On Wednesday there was a debate in Parliament about the Yarl's Wood detention centre. Only two women spoke in the debate. They were both Hackney MPs and both mothers: (Yarl's Wood debate via theyworkforyou.com.)
Diane Abbott said: "I know that the Minister (Meg Hillier) is a mother. She will have a brief from her officials and she will talk to us about immigration control, but I ask her to imagine that it was her children behind bars. Are these the conditions that she would want for them? They would not be able to run completely free as far as they like, or to go into town to see Father Christmas, or to go into town to meet their friends. Are those the conditions that anyone would want for their child? Not for three months, not for two months, not for a month-not even for a day."
Meg Hillier said: "I can go into some of my plans to look at other options as the Minister now responsible for the matter, but there are important issues about whether we keep children with their parents. I should not want children to be separated from their parents, and, importantly, we must recognise that as part of the issue when detaining children: the parents refuse to leave, and they should take some responsibility for the situation."
Later in the debate:
Diane Abbott: "My hon. Friend said that when immigration officials and other appropriate officials carry out their - I know that she deprecates the phrase - dawn raids, there is always somebody there who has the interests of the child at heart. Is she saying to the House that she is confident that these raids, with people being taken from their homes in this way, do not traumatise the children?"
Meg Hillier: "Clearly, any child going through this process will find it very challenging. As my hon. Friend rightly predicted I would say, the Government have certain responsibilities as regards immigration and immigration control. If she will wait to the end of my comments, I can talk to her about some of the work on alternatives that is under way. I also reiterate that parents have responsibility. As a parent myself, I have some responsibility for what my children do, what harm's way I put them into, and what situations they are in. Equally, parents who are facing detention or deportation have made a choice not to leave voluntarily; they therefore have some responsibility, and it is important to recognise that."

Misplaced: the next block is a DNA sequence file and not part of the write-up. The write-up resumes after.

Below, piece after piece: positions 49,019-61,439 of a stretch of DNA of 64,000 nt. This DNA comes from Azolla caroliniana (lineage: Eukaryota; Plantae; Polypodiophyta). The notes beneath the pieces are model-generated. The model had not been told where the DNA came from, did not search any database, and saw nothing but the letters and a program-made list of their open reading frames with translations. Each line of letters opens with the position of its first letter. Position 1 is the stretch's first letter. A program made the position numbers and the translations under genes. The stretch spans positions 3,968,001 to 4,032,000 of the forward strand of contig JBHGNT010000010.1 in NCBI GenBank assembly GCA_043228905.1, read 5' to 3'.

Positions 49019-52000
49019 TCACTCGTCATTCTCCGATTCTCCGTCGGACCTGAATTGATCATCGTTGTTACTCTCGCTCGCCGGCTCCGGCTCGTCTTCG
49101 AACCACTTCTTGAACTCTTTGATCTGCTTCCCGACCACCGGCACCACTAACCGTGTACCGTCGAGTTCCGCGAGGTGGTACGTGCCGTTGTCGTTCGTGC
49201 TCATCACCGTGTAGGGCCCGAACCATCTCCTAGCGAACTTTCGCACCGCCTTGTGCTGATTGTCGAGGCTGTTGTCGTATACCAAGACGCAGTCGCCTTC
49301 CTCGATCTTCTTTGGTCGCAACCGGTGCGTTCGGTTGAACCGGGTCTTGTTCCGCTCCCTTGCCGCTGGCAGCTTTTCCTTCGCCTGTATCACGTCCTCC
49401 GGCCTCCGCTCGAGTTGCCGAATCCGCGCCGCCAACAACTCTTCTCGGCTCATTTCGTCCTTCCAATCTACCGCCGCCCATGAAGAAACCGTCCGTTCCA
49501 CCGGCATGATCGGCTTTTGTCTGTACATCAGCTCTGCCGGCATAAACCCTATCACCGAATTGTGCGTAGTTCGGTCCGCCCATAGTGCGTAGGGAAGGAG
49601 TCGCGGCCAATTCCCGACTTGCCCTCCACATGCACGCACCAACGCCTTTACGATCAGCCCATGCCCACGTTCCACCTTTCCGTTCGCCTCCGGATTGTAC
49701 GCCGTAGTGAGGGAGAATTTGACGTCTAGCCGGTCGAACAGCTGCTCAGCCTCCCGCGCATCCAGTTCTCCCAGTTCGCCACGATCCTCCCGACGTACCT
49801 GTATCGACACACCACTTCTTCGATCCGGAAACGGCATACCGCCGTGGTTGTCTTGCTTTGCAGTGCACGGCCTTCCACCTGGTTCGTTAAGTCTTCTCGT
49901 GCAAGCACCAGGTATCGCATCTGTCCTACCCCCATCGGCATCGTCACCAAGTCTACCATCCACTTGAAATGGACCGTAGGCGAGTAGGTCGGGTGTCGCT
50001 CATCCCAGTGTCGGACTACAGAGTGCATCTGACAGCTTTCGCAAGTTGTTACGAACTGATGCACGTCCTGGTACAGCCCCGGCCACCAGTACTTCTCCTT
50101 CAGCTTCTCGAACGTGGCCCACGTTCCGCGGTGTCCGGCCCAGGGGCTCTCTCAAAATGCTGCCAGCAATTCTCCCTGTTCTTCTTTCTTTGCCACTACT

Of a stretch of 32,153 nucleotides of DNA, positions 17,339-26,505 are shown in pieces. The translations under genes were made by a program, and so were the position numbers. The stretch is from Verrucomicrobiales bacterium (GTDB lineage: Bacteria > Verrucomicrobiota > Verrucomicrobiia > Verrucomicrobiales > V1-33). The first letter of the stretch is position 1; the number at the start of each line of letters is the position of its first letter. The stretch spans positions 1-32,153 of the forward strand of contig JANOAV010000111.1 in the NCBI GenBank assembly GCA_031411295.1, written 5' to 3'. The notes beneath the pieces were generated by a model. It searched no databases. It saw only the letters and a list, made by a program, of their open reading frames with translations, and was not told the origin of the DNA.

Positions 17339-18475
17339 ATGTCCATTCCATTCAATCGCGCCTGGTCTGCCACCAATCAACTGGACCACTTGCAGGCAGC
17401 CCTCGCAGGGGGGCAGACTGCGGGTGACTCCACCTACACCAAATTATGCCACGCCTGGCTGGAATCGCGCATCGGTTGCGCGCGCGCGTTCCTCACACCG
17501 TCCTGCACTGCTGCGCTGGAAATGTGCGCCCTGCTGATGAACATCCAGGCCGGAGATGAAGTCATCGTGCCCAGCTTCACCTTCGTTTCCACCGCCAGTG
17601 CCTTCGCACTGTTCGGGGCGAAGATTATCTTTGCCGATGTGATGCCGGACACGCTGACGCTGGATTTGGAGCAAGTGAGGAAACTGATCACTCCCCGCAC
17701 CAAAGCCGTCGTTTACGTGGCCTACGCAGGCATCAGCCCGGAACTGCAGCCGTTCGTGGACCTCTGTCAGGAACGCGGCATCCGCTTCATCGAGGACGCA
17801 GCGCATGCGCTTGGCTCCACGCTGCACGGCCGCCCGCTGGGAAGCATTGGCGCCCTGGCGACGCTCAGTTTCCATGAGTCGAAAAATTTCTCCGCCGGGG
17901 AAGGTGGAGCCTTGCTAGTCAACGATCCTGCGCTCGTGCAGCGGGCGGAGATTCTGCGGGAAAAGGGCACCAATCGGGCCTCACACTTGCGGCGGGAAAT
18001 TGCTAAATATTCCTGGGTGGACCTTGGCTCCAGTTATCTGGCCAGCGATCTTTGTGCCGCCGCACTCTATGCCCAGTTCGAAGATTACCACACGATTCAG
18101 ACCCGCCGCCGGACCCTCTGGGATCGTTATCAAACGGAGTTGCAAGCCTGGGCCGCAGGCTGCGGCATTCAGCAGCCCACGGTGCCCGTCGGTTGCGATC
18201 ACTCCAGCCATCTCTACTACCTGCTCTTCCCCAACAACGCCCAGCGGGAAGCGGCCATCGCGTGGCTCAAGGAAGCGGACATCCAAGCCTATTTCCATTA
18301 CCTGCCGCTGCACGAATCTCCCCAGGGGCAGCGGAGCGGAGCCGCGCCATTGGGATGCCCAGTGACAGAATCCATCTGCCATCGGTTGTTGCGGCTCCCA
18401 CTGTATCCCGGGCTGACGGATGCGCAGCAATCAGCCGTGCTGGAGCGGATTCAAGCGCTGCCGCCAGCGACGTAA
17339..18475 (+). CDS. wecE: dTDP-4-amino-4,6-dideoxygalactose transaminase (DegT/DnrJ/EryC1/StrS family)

Diane Abbott: "She says, and I have heard a succession of Ministers in her position say, that the parents have made a choice and that that is why their children are in detention. Can she tell me of any other area of public policy in which we make children suffer because of the choices of their parents? The role of the state is normally to protect children from bad choices that their parents make."
Meg Hillier: "I will provide figures in a little while about the number of children detained for different periods, but there are many areas in which children suffer because of the choices of their parents, such as when a parent is in a domestic prison. I have spoken to head teachers in my constituency who have known children who have come home from school to find that Dad or Mum has been in prison, which affects them massively. There are other matters on which children are affected by the decisions of their parents, and we do need to detain people on certain grounds."